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Ice Sheet Melting Triples In 20 Years
The planet's two largest ice sheets are melting three times faster today than they were in the 1990s, according to a new study.
The most accurate analysis of satellite measurements to date showed that the Antarctic and Greenland ice sheets have lost four trillion tons of ice since 1992.
The melt water has added 11.1mm to global sea levels.
But the scientists warned that the rate of ice loss is accelerating. Figures published in the journal Science show that melting ice now adds 0.95mm a year to sea levels, compared to 0.27mm in the 1990s.
Study leader Professor Andrew Shepherd told Sky News: "This is hugely significant. Ice loss has tripled in 20 years. What will happen in the next 20, 40, 60 years?"
Even small sea level changes are a substantial threat to low-lying areas, particularly during storm surges.
"Low-lying areas need to consider infrastructure now," said Professor Shepherd.
"London will have to build a new flood barrier in the next century. It would take 30 years to build, so planning needs to start soon."
Much of the rise in sea levels is due to thermal expansion from warmer water. But melting ice sheets now contribute 30% to the overall rise, compared to just 10% in the 1990s.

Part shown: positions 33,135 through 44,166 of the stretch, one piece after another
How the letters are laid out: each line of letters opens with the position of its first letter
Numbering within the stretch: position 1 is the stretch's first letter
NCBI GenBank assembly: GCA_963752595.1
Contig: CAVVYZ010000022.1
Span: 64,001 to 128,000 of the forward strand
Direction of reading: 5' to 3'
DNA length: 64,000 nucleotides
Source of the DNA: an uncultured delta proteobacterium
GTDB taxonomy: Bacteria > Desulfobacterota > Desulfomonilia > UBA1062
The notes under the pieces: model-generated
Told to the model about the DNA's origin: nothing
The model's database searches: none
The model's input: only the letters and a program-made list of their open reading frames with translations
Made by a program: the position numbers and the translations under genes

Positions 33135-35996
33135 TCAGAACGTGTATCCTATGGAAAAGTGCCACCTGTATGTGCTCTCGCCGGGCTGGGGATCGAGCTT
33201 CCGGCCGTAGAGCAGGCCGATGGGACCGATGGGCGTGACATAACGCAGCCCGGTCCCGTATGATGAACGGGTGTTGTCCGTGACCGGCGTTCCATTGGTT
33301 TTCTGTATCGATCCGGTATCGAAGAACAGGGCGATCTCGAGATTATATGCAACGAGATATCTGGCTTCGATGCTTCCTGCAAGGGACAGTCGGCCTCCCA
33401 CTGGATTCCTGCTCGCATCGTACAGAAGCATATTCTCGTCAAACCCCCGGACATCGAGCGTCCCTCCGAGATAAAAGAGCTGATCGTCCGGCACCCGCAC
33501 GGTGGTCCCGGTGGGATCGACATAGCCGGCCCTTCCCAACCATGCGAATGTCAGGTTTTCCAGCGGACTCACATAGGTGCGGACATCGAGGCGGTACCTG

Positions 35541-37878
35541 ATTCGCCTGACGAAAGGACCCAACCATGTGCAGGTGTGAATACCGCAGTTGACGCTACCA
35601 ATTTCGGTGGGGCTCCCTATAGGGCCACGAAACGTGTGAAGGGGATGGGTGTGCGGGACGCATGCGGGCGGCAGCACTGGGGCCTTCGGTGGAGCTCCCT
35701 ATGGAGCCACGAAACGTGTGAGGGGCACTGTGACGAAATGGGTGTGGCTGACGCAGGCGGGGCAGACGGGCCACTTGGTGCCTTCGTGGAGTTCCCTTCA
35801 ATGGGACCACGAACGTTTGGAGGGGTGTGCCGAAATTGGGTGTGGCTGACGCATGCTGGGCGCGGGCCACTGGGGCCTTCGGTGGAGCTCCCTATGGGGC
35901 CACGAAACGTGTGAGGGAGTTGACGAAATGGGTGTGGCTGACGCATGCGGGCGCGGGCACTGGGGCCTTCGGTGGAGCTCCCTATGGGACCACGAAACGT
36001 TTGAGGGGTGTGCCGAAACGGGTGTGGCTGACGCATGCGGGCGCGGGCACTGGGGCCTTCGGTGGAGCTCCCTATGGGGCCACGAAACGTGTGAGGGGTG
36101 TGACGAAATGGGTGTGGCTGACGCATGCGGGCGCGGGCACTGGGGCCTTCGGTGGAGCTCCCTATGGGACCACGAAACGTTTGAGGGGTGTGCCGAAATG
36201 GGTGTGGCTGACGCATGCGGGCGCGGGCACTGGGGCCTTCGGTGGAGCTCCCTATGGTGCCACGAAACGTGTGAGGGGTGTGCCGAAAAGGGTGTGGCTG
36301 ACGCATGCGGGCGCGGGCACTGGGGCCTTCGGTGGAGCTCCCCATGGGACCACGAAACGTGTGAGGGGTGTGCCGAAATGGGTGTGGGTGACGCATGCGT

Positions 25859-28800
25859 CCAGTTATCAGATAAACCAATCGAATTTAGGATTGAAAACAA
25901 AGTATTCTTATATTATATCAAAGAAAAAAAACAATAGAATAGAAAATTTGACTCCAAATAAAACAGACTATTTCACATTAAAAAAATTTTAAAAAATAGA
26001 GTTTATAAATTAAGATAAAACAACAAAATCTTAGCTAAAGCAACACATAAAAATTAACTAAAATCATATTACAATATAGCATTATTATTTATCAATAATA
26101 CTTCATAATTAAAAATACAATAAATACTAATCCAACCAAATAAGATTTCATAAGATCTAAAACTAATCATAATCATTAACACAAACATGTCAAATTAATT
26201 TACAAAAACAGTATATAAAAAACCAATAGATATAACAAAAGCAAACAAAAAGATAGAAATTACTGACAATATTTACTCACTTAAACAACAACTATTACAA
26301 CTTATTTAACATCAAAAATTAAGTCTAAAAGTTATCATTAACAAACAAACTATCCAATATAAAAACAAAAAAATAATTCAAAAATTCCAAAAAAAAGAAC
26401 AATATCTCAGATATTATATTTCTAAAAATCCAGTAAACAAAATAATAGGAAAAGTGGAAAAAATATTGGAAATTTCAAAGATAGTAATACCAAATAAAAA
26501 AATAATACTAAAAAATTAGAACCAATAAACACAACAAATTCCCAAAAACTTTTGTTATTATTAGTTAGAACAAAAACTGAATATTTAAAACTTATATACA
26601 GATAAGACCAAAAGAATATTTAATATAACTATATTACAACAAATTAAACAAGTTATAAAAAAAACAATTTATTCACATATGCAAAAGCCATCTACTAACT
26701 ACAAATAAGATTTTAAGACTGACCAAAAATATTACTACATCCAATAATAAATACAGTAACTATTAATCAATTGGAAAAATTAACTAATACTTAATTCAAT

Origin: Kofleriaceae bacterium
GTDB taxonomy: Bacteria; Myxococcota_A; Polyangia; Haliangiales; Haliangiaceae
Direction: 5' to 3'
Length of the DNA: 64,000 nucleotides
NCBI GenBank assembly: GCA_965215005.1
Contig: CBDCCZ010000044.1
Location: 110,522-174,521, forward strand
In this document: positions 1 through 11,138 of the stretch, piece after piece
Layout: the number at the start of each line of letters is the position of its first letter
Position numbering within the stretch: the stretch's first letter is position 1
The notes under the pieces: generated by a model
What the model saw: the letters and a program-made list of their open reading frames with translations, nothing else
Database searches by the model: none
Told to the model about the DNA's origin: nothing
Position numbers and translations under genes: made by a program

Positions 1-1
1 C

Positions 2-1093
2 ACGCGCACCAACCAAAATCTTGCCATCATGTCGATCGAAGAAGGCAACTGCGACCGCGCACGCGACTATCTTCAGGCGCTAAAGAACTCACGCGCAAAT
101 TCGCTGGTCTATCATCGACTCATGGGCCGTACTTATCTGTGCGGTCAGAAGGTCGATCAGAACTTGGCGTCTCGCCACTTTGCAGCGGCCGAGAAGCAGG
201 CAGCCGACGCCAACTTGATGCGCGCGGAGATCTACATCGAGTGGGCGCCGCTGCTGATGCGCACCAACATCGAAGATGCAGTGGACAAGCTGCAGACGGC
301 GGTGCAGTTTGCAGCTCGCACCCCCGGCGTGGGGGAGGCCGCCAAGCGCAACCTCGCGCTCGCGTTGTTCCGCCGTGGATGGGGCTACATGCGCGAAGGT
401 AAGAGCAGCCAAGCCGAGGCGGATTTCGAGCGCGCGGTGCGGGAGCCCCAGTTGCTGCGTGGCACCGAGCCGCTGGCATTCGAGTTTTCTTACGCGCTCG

Until now there has been uncertainty over how a warmer world was affecting the ice on the Greenland and Antarctic land masses.
Some studies have suggested the amount of ice has increased; others have indicated substantial losses.
But the new research used data from 10 different satellite missions to precisely measure the thickness of the ice sheets.
The observations should lead to more accurate predictions of the effects of climate change.
Professor Richard Alley, a climate scientist at Penn State University in the US, said: "This project is a spectacular achievement.
"The data ... will lead to a better understanding of how sea level change may depend on the human decisions that influence global temperatures."